Maduro tried to curb inflation by forcing stores to keep prices down. Soldiers were ordered to inspect stores and ensure price reductions were implemented. This led to sheer looting in her quarters and some stores were forced to close again. The shortage of food, medicines and other necessities had serious consequences in a short period of time, with hunger and increased mortality in common diseases.

Violent protests

One year after Chávez’s death in spring 2014, the country was shaken by a first wave of serious protests against Maduro’s regime. It started with several students being arrested in connection with demonstrations in the states of Táchira and Mérida. Protests followed in several directions and were soon held close to daily demonstrations, against commodity shortages, rising prices and galloping crime. Government supporters gathered for counter-demonstrations and deadly violence erupted in many places. The unrest continued throughout the spring, but gradually subsided. A total of more than 40 people were killed, both protesters and security personnel. Many were arrested and some were sentenced to prison terms.

When elections were held for the National Assembly in December 2015, the opposition alliance won the Democratic Alliance Collection (MUD). This could happen despite internal fragmentation and despite several opposition leaders being detained following the unrest the year before. The MUD gained a two-thirds majority and the opposition thus appeared to, among other things, have the opportunity to make changes to the constitution. But before the new National Assembly took office, members of the Supreme Court (HD), who were now completely dominated by government loyal judges, were appointed in almost coup-shaped forms. HD quickly disqualified three newly elected opposition members, which meant that the opposition did not have a two-thirds majority. HD and the National Assembly then continued on collision course. The government also retained control by Maduro ruling with decrees, and thus bypassed the National Assembly.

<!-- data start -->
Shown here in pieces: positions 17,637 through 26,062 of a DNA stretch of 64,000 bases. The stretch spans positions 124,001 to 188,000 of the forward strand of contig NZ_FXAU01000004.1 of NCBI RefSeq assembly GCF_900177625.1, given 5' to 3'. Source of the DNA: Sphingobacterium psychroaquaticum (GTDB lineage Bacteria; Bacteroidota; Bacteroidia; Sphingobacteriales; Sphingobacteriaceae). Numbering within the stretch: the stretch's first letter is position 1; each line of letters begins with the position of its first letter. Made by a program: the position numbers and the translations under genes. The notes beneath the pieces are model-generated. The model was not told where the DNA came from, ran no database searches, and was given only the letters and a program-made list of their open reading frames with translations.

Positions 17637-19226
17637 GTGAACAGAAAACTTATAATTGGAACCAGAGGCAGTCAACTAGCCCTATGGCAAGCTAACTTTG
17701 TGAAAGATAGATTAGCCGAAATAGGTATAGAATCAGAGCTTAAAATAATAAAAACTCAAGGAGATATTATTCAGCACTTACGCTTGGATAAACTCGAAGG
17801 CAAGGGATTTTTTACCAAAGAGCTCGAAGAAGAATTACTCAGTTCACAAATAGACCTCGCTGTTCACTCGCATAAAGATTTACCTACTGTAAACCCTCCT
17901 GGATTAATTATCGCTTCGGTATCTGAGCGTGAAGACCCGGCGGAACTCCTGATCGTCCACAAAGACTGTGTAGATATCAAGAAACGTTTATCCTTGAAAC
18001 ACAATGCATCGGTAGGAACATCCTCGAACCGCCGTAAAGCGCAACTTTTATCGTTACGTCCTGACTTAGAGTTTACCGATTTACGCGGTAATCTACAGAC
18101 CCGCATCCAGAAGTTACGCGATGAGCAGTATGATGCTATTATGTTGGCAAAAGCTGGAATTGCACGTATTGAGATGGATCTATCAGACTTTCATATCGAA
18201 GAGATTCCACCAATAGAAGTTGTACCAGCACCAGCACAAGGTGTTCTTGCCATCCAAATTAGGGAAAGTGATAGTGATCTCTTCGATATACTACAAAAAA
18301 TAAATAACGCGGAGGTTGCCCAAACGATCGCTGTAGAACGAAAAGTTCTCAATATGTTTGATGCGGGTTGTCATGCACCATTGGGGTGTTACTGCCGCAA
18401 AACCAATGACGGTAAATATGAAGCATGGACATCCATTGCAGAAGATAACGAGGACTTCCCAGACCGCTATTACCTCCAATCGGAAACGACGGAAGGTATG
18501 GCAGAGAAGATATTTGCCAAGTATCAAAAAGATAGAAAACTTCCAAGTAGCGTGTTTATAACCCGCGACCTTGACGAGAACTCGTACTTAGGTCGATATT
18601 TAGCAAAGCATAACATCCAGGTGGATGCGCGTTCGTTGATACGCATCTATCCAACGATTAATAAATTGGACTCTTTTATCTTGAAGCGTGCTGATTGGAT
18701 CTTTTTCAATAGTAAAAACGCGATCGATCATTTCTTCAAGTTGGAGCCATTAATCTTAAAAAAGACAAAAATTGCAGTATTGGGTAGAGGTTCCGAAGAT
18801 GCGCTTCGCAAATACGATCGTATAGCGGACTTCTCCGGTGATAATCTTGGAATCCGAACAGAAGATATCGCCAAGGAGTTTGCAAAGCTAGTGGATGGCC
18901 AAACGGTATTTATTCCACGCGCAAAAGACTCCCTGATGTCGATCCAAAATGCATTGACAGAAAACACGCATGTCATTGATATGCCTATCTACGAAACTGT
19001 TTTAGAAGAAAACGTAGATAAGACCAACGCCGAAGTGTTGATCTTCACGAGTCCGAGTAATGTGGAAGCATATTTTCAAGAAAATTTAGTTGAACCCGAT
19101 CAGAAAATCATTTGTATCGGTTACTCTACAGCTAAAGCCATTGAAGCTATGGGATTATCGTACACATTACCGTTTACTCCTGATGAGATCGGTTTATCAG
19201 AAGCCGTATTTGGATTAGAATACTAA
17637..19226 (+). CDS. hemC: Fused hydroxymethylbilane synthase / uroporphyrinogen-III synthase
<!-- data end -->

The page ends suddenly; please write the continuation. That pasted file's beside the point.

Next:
The opposition then made an attempt to dismiss him with the help of the constitution. But the electoral authority, including the faithful, effectively put an end to the attempt to get a referendum on the president. Opinion polls showed that a majority of Venezuelans wanted Maduro to leave prematurely.

New violent protests

In March 2017, the Supreme Court went one step further in its confrontation with the National Assembly and announced that the Court would completely assume responsibility for the legislative work. It was met by harsh criticism also in the outside world and many claimed that the government in practice carried out a coup. The court reversed the decision after a few days. But the actions of the judges and a decision to suspend opposition leader Henrique Capriles from politics for 15 years contributed to the eruption of a new wave of street protests, with almost daily demonstrations in cities around the country. The military and faithful militia were deployed against protesters and the death toll soon exceeded that during the 2014 riots. Between April and July, about 125 people were killed, over 1,000 injured and many more arrested.

In response to the new wave of protests, Maduro came up with a new outline: he decided to appoint a so-called Constituent Assembly with the task of writing a new constitution. The decision also led to criticism within its own ranks, among other things, the State Prosecutor pointed out that it violated the current constitution. Instead, Maduro decided to announce elections to the Constitutional Assembly. But the unrest continued and the opposition decided to boycott the election. The boycott in combination with how the election was rigged made all members elected on July 30, 2017, to be considered loyalists. The opposition claims that there was serious cheating and criticism against the government grew. Only a few left-wing governments in the region acknowledged the new assembly, while the EU, the US and Canada imposed sanctions on Venezuela.

There were some hopes that talks between the government and the opposition in December 2017 and January 2018 would lead to some kind of compromise. The talks were held in the Dominican Republic during mediation by several Latin American states. But when the government unilaterally decided to announce presidential elections prematurely, the talks collapsed.

In the fall of 2018, the UN Human Rights Council appealed to the government to receive humanitarian aid, due to the severe shortage of food and medicine in the country.

Venezuela Modern History